Continuing my argument from previous posts here and here about how nonprofit finance must change, today I want to focus on the other side of the story: how nonprofit organizations themselves can be smarter about funding. I want to explore a couple of ways that nonprofits are inefficient in generating revenue.
First, foundation funding. The Foundation Center has been compiling a detailed list of various foundations’ responses to the economic downturn. This is interesting and helpful to a point. But the vast majority of nonprofit organizations probably will never receive a grant from any of these foundations anyway. In fact, according to Giving USA’s annual survey of nonprofit charitable contributions, foundation funding made up only about 12% of the $306 billion that nonprofits received in charitable contributions in 2007. And if you look at the overall sources of revenue for the nonprofit sector, earned income and government funding make up a much larger piece of the overall revenue picture than charitable contributions.
Foundation funding is a small piece of the entire nonprofit revenue landscape. So I’m not sure why some nonprofit organizations spend so much time and money hiring grantwriters, going after long-shot grants and worrying about the state of the foundation community. Nonprofits would be better served to take a more holistic view of their revenue engine and opportunities for growth. Is earned income a possibility? Can they tap into more individual giving, which makes up 82% of the charitable giving pie? Instead of hiring a grantwriter, how about hiring a seasoned revenue generator who has experience and results in all aspects of revenue creation, who could take a look at the assets (relationships, donor base, mission, services, etc.) a nonprofit has and how they could be translated into a more diversified and sustainable funding mix. Such a person would cost more than a grantwriter, but the return on the investment would be far superior.
Which brings me to one of the favorite and lowest ROI fundraising activities in the sector: events. Galas, fun runs, parties seem to be a staple of the nonprofit sector, but are they really generating much net revenue? Indeed, the net revenue of nonprofit events is often not calculated. That is to say, when you factor in the direct (food, band, decorations) and indirect (staff time, value of board/other volunteer time, etc.) costs of the event, what is the true profit? I think most nonprofit fundraisers would be surprised. And there are two other drawbacks to events. First, there is an increasingly competitive landscape for events. Each weekend in my city there are several nonprofit fundraisers. How many invitations must philanthropists get per month? Surely they are exhausted by it.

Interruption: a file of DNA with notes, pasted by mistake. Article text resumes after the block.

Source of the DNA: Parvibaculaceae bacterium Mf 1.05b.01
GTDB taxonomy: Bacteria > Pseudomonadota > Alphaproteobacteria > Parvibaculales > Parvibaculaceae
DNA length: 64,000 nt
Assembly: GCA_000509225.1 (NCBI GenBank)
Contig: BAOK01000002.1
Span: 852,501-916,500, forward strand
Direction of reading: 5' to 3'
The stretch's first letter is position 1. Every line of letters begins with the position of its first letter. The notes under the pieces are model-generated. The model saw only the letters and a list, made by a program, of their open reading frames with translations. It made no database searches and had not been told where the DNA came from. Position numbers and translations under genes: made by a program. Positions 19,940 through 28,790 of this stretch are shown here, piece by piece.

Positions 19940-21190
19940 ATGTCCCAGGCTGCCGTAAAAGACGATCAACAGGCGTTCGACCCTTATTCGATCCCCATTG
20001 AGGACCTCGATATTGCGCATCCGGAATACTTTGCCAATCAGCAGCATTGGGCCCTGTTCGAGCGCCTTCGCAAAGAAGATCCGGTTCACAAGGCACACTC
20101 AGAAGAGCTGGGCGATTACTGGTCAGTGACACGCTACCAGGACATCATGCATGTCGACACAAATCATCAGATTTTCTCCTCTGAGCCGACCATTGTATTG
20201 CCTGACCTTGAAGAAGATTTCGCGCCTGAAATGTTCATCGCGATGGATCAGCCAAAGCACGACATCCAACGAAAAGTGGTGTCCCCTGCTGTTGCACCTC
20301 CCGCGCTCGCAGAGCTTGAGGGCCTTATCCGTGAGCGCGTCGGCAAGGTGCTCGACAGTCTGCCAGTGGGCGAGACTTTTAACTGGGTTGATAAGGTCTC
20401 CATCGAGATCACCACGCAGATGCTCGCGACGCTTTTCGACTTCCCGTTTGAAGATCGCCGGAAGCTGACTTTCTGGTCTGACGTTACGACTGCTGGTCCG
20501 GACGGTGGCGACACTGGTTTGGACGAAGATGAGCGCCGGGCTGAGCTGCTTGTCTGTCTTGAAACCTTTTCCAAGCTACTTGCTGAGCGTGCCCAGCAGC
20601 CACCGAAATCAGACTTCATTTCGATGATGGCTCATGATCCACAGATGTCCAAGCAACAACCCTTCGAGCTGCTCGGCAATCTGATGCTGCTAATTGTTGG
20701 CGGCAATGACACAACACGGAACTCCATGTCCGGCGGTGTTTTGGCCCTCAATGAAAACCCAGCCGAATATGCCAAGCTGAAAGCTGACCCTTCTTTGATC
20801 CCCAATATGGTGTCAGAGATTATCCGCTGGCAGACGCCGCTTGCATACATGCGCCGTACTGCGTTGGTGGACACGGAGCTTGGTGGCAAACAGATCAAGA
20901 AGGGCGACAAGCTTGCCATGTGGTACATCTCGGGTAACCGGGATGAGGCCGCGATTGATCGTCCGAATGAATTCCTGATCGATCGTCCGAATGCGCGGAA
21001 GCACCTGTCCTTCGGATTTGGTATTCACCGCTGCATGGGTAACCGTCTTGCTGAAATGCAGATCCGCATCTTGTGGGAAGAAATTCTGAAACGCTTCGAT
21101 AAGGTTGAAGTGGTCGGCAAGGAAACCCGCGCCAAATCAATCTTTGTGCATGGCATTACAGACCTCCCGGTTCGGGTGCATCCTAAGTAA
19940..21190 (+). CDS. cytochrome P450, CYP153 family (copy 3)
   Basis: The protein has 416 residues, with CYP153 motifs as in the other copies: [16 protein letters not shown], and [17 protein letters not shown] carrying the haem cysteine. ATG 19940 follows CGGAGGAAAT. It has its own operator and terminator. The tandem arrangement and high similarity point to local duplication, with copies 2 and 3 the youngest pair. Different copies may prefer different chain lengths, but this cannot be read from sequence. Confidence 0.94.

But secondly, and even more disturbing, is that events move a nonprofit away from their core mission, their reason for being and thus their reason for raising funds. Instead, the nonprofit asks their donors to focus on the party and what’s in it for the attendees. Through a gala, a nonprofit teaches its donors not about the important change the organization is creating, but rather that the organization exists to provide them a good time.
In order to transform how nonprofits are financed and thus to increase our effectiveness and productivity at solving problems, two things have to change. First, the legal and financial structures that hold nonprofits back from innovating, growing and becoming sustainable must change. And second, nonprofits themselves have to be smarter about using the tools they do have more effectively. They must calculate the return on investment of the revenue generating activities they undertake and discard those that are no longer productive.
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